The main page of the website is www.TexasDailyHarvest.com

Or you can go straight to the CSA Page for more information.

Kefir!

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While I liked the kombucha ok that Kelly made (and we posted about not too long ago) it just wasn’t “my cup of tea”.

I had been reading about kefir, a fermented milk product along the lines of yogurt, and decided that was what I wanted to try.  I did a little searching and found I could buy kefir grains on ebay (of all places).

Kefir fermenting in the kitchen

Kefir is created by putting kefir grains in milk.  The kefir grains have bacterial and yeast components that culture the milk.  When it is done, you strain the kefir to remove the grains, and they can be used again (and again, and again…)  They will even grow and divide, so you can either make more and more kefir, or you can share grains with your friends.  You have a very healthy, digestible, probiotic drink that is slightly effervescent and very tasty.  Sky even likes it plain (but I need it sweetened a bit to really enjoy it.)

After buying my grains on ebay, I found that Nick’s Naturals (the seller) is the same people as Savvy Teas and Herbs.  They sell kefir grains and so much more.  They also make their own vanilla extract and have many really cool things.  When you buy grains from them, they send you very detailed instructions on how to use them, and take care of them.  You can buy directly from the website above and avoid giving ebay your money.  Not to mention you get lots more choices in the store.

I have since purchased teas and herbs from them, along with some other stuff (like arrowroot powder and vanilla extract) and even some water kefir grains.  These are similar to milk kefir grains but make a probiotic soda type drink.  My hope is to break Kent of his soda addiction.  I’ll share more on this as I get into the project.  Right now the water kefir grains are still in the bag they came in, waiting patiently to be rehydrated.

Kefir grains floating in the fermenting milk

In the meantime, I am thoroughly enjoying my milk kefir.  I like it flavored with honey and a bit of the vanilla extract I mentioned earlier.  You just put the grains in milk, cover with a cloth, stir occasionally, and let it culture for 18-24 hours at room temperature, depending on the temperature and your individual culture.  I just strain my grains out, rinse out the glass bowl, put the grains back in, and add more milk.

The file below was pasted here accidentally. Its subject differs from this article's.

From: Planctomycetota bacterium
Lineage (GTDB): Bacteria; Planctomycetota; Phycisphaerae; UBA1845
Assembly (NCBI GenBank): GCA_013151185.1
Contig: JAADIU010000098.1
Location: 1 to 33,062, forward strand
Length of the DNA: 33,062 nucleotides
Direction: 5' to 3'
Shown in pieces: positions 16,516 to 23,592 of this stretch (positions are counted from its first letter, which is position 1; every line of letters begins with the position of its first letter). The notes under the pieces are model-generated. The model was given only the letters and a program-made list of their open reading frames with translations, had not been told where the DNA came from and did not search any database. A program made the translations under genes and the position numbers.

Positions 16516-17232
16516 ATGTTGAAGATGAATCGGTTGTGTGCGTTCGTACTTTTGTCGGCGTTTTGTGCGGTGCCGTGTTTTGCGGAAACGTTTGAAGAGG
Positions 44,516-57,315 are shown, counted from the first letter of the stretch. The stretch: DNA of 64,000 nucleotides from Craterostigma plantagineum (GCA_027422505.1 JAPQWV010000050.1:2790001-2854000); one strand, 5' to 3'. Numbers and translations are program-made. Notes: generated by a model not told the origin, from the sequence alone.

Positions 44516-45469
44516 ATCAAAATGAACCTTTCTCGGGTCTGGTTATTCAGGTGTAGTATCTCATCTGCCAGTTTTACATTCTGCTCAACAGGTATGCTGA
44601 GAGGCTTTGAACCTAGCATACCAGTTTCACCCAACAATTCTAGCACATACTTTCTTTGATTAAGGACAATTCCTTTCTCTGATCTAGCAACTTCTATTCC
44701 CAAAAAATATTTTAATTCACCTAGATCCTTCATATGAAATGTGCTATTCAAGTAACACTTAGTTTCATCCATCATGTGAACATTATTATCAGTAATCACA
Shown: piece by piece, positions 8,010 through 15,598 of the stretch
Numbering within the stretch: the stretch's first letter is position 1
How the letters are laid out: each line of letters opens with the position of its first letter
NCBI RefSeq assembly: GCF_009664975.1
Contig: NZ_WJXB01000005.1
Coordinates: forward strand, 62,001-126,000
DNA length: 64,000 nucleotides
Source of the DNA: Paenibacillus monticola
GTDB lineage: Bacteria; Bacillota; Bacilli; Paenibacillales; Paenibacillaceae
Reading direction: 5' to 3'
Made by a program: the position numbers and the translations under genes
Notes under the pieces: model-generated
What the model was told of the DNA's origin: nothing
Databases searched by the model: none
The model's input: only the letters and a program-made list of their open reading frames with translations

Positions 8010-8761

I either drink the kefir immediately or put it in a quart jar in the fridge for later.  I have found that honey stirs in better at room temperature.  And I really like honey in my kefir.  I will, by the way, be adding local honey to the store as soon as I get around to it.  In case you were wondering what the kefir is sitting on in the picture above, here it is.  Kent got this old refrigerator at a garage sale one day.  It actually works, but mostly it just takes up space and looks cool.

Isn't this a cool old refrigerator?

I keep the finished kefir in the regular refrigerator in a canning jar.

A jar of kefir, whey, and stock

Here it is, along with my jar of whey above, some butternut squash I cooked today and will make soup with tomorrow, and the chicken stock which will also go into the soup.  I’m really getting quite pleased with my refrigerator.  I am gathering quite a collection of “real food” basics in there: grassfed butter, raw milk, whey, kefir, stock, fermented pickles, fermented beets, pastured pork and beef…

Sometimes I feel like I’m not making much headway on improving our eating, but looking in there tonight, I know that I am.  Or at least I’m doing better at filling the fridge, I just have to make sure we all eat the stuff, too!

Happy, healthy eating ~ Ramy

Kombucha

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Kombucha is a fermented drink with a zing.  It is a wonderful way to support gastrointestinal health.  Kelly is one of our Home Delivery Site Hosts, and has become a friend over the last few months (though we have yet to meet in person.)  She has introduced us to kombucha, and has shared her brew with us.  From the information she provided for this post, I intend to begin making my own.  Here is a guest post from Kelly regarding her experience with kombucha.  I hope you enjoy it.

Terra